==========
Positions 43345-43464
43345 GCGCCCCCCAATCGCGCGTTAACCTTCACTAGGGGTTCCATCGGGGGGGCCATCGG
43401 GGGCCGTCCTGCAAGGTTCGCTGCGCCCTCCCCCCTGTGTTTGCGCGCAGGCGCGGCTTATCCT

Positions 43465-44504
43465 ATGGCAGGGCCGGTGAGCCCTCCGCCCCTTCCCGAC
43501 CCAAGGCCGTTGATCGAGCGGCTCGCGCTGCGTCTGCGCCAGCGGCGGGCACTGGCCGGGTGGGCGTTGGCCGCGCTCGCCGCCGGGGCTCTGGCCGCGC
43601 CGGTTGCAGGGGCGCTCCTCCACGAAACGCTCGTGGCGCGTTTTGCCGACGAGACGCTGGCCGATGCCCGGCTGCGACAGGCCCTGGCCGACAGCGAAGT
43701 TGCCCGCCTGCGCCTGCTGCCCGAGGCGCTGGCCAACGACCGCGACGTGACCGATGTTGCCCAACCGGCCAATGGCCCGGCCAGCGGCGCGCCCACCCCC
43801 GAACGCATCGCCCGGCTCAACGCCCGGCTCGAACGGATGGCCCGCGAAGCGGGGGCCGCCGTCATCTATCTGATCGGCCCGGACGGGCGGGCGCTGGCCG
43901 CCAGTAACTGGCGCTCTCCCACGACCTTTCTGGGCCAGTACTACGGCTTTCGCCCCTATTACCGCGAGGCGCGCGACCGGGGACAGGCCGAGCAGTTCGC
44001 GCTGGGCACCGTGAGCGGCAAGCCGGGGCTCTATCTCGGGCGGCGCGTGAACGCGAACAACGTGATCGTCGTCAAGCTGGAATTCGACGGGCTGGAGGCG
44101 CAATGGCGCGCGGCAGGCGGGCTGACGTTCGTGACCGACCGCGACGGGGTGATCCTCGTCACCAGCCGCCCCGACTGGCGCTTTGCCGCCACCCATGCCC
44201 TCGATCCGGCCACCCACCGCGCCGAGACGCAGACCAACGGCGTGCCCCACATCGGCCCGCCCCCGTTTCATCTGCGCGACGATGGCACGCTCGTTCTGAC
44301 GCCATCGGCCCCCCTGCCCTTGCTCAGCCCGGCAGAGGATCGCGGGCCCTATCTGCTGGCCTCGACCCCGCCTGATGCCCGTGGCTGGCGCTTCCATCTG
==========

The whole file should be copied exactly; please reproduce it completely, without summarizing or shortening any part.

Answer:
Positions 43345-43464
43345 GCGCCCCCCAATCGCGCGTTAACCTTCACTAGGGGTTCCATCGGGGGGGCCATCGG
43401 GGGCCGTCCTGCAAGGTTCGCTGCGCCCTCCCCCCTGTGTTTGCGCGCAGGCGCGGCTTATCCT

Positions 43465-44504
43465 ATGGCAGGGCCGGTGAGCCCTCCGCCCCTTCCCGAC
43501 CCAAGGCCGTTGATCGAGCGGCTCGCGCTGCGTCTGCGCCAGCGGCGGGCACTGGCCGGGTGGGCGTTGGCCGCGCTCGCCGCCGGGGCTCTGGCCGCGC
43601 CGGTTGCAGGGGCGCTCCTCCACGAAACGCTCGTGGCGCGTTTTGCCGACGAGACGCTGGCCGATGCCCGGCTGCGACAGGCCCTGGCCGACAGCGAAGT
43701 TGCCCGCCTGCGCCTGCTGCCCGAGGCGCTGGCCAACGACCGCGACGTGACCGATGTTGCCCAACCGGCCAATGGCCCGGCCAGCGGCGCGCCCACCCCC
43801 GAACGCATCGCCCGGCTCAACGCCCGGCTCGAACGGATGGCCCGCGAAGCGGGGGCCGCCGTCATCTATCTGATCGGCCCGGACGGGCGGGCGCTGGCCG
43901 CCAGTAACTGGCGCTCTCCCACGACCTTTCTGGGCCAGTACTACGGCTTTCGCCCCTATTACCGCGAGGCGCGCGACCGGGGACAGGCCGAGCAGTTCGC
44001 GCTGGGCACCGTGAGCGGCAAGCCGGGGCTCTATCTCGGGCGGCGCGTGAACGCGAACAACGTGATCGTCGTCAAGCTGGAATTCGACGGGCTGGAGGCG
44101 CAATGGCGCGCGGCAGGCGGGCTGACGTTCGTGACCGACCGCGACGGGGTGATCCTCGTCACCAGCCGCCCCGACTGGCGCTTTGCCGCCACCCATGCCC
44201 TCGATCCGGCCACCCACCGCGCCGAGACGCAGACCAACGGCGTGCCCCACATCGGCCCGCCCCCGTTTCATCTGCGCGACGATGGCACGCTCGTTCTGAC
44301 GCCATCGGCCCCCCTGCCCTTGCTCAGCCCGGCAGAGGATCGCGGGCCCTATCTGCTGGCCTCGACCCCGCCTGATGCCCGTGGCTGGCGCTTCCATCTG